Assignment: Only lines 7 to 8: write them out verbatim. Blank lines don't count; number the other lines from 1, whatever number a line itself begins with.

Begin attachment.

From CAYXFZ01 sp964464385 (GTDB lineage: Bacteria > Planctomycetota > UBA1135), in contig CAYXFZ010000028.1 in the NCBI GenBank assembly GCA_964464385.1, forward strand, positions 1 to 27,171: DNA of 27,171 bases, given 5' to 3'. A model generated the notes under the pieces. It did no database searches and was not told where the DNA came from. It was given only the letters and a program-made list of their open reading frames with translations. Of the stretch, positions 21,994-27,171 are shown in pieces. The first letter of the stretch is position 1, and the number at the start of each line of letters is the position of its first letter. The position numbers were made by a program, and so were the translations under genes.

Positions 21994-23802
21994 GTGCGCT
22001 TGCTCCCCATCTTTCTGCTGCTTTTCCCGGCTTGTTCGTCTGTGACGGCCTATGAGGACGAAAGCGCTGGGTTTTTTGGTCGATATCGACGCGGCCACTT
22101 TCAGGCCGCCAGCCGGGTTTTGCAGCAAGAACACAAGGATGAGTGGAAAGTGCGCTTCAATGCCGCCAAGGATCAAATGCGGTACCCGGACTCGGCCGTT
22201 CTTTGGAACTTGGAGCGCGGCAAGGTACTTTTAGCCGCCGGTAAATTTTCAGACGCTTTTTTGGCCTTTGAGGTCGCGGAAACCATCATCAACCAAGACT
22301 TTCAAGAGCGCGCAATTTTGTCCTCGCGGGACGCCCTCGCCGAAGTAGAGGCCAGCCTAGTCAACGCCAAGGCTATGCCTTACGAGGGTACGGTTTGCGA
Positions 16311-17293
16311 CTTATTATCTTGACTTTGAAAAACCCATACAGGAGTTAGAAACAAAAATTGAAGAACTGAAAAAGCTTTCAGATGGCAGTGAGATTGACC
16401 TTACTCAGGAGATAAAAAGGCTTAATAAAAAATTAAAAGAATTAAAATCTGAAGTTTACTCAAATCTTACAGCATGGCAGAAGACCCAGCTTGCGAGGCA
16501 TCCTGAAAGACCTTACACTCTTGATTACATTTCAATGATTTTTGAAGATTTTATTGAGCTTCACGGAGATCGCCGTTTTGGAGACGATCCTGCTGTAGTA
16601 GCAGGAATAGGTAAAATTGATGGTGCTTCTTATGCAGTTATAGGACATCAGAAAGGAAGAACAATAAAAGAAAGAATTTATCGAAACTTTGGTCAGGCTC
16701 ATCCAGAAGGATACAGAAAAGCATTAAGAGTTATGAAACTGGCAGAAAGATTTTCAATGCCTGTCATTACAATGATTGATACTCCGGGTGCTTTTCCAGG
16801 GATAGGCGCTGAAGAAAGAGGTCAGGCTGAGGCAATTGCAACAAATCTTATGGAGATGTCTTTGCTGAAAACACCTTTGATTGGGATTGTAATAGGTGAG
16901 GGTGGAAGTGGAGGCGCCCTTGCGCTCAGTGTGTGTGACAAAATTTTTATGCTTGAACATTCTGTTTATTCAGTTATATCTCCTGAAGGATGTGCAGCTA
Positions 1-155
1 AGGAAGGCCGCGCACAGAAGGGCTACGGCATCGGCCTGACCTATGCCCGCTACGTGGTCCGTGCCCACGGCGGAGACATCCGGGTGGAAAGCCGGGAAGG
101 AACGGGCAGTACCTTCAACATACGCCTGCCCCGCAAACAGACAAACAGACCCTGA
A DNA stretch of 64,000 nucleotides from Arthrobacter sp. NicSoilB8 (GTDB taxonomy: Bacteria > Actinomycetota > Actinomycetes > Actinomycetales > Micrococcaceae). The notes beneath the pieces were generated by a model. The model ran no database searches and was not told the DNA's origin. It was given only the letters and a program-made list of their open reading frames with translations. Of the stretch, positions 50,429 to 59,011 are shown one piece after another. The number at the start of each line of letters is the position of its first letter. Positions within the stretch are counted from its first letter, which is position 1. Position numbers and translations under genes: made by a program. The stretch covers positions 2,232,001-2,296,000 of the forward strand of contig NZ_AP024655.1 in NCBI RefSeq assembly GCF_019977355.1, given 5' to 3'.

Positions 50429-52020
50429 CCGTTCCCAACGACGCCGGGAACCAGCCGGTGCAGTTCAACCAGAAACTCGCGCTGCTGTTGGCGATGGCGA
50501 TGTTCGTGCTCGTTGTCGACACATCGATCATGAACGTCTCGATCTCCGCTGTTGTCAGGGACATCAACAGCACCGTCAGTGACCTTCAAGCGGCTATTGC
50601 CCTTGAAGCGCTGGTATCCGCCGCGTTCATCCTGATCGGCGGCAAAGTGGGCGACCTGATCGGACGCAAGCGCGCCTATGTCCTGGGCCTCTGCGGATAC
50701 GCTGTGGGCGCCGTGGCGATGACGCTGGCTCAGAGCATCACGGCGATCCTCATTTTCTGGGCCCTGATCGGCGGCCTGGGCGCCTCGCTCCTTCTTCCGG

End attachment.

22301 TTCAAGAGCGCGCAATTTTGTCCTCGCGGGACGCCCTCGCCGAAGTAGAGGCCAGCCTAGTCAACGCCAAGGCTATGCCTTACGAGGGTACGGTTTGCGA
Positions 16311-17293